I know now that seeking true greatness is not something to be attained but rather, realized…right now in the moment.

Artistic Skill Vs. Inspiration

DadTractor

I took this photo of my Dad , Brother and friend many years ago. Kevin

At first glance, all art appears the same.

What do I mean by that?

I mean the realm of art is vast. There’s not much new “under the sun”.  Usually subjects and styles are just a rehash of something old. This realm includes not only creative innovation but also, sometimes, technical skill.

I believe technical skill can be taught but creative innovation or rather inspiration is not so easily taught.

Sometimes you can ‘prime the pump’ (like the old water pumps).

When I was much younger my GranDad had an old Ford tractor that could be started by turning the engine over by hand.  We’re all so accustomed now to electric starters  that we forget that at one time engines could be rolled over by using a hand crank, in this case inserted at the front of the tractor.

By going into our studio or simply opening our sketch books on the living room sofa and beginning to draw some lines we can ‘prime the pump’…get the juices flowing as some would say.  Like when Dr. Frankenstein uses a jolt of electricity to get the Monster’s heart pumping.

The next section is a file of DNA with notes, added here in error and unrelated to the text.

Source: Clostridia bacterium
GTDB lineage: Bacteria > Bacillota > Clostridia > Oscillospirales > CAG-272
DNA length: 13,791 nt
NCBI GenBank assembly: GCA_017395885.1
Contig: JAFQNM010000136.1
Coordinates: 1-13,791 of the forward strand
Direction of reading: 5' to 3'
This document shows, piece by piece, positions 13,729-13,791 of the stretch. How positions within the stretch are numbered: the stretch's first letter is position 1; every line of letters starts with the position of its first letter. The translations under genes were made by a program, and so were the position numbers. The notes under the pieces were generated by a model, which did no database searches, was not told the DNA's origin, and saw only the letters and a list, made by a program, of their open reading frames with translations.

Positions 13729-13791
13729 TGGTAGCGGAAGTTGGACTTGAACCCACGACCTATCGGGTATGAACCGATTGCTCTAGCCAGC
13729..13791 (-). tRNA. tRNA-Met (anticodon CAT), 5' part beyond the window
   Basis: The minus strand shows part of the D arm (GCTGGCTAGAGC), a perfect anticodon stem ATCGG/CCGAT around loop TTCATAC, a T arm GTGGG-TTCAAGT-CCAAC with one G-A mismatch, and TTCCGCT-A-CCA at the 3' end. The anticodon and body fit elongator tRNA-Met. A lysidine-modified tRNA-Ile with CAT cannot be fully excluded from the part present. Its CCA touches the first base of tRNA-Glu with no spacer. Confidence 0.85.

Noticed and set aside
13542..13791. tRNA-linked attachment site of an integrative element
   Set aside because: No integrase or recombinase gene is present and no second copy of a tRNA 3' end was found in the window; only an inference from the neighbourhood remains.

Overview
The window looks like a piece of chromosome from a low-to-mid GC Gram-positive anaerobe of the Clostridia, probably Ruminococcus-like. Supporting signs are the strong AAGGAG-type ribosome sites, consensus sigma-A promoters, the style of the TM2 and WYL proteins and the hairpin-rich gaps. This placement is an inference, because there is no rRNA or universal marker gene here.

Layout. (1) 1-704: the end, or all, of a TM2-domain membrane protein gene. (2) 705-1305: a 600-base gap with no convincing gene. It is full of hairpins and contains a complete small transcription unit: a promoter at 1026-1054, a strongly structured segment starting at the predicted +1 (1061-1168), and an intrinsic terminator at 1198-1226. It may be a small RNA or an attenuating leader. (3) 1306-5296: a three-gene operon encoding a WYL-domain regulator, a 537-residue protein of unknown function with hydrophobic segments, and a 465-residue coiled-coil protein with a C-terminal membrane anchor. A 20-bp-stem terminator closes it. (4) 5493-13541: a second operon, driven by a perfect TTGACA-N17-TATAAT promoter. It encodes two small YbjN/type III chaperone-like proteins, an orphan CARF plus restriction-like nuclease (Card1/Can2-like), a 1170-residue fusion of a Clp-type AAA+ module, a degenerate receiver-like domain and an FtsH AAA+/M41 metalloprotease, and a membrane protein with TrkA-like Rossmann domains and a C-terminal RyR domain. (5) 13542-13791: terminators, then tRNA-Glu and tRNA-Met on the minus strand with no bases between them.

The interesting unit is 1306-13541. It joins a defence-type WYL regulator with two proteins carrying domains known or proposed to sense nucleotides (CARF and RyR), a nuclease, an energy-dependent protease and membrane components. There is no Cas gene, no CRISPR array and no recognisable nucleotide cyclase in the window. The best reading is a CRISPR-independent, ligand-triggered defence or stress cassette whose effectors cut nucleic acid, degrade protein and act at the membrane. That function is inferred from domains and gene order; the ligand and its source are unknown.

Artistic skill is the ability to train the brain to see and think like an artist and then produce those results on paper or canvas. Technique, value, perspective can all be taught and practiced. Inspiration is a different story.

Yes, I think you can be taught inspiration   in a way but it’s more about personal discovery, in my opinion.

Inspiration draws from the  wells of experience and desire that are deep down inside of you.  It uses the technical skills you have developed to express your truth.  Inspiration is the reason why someone can deliver an unprofessional speech, sing their heart out or paint loosely and yet still wow the audience and move the recipient (S).

Artistic Skill can be practiced and improved on with time. Inspiration has to come from within and often takes time. That’s my experience anyway.

There are ways to induce or tickle out inspiration ( another post).

Once you hone your skills and get that jolt of inspiration, you and others will be able to look at your art and proudly exclaim..

It’s alive!

Thanks for visiting.

Hocus Focus

3amigossm

Hocus Focus!

Do you want to be successful in your art? The magic words are “hocus focus”.

It’s no trick really that being focused and busy does conjure up success. Whether we’re talking about ‘art business’ success’ or simply churning out work. Get busy on things that produce results.

Sure it’s important to wash the dishes and do the laundry or even keep down a night job.  Or always writing WordPress posts,ha.

The thing is, that body of work you want to get done will not just …poof!…appear out of thin air! Often the elixir for lack of focus is to just do the work.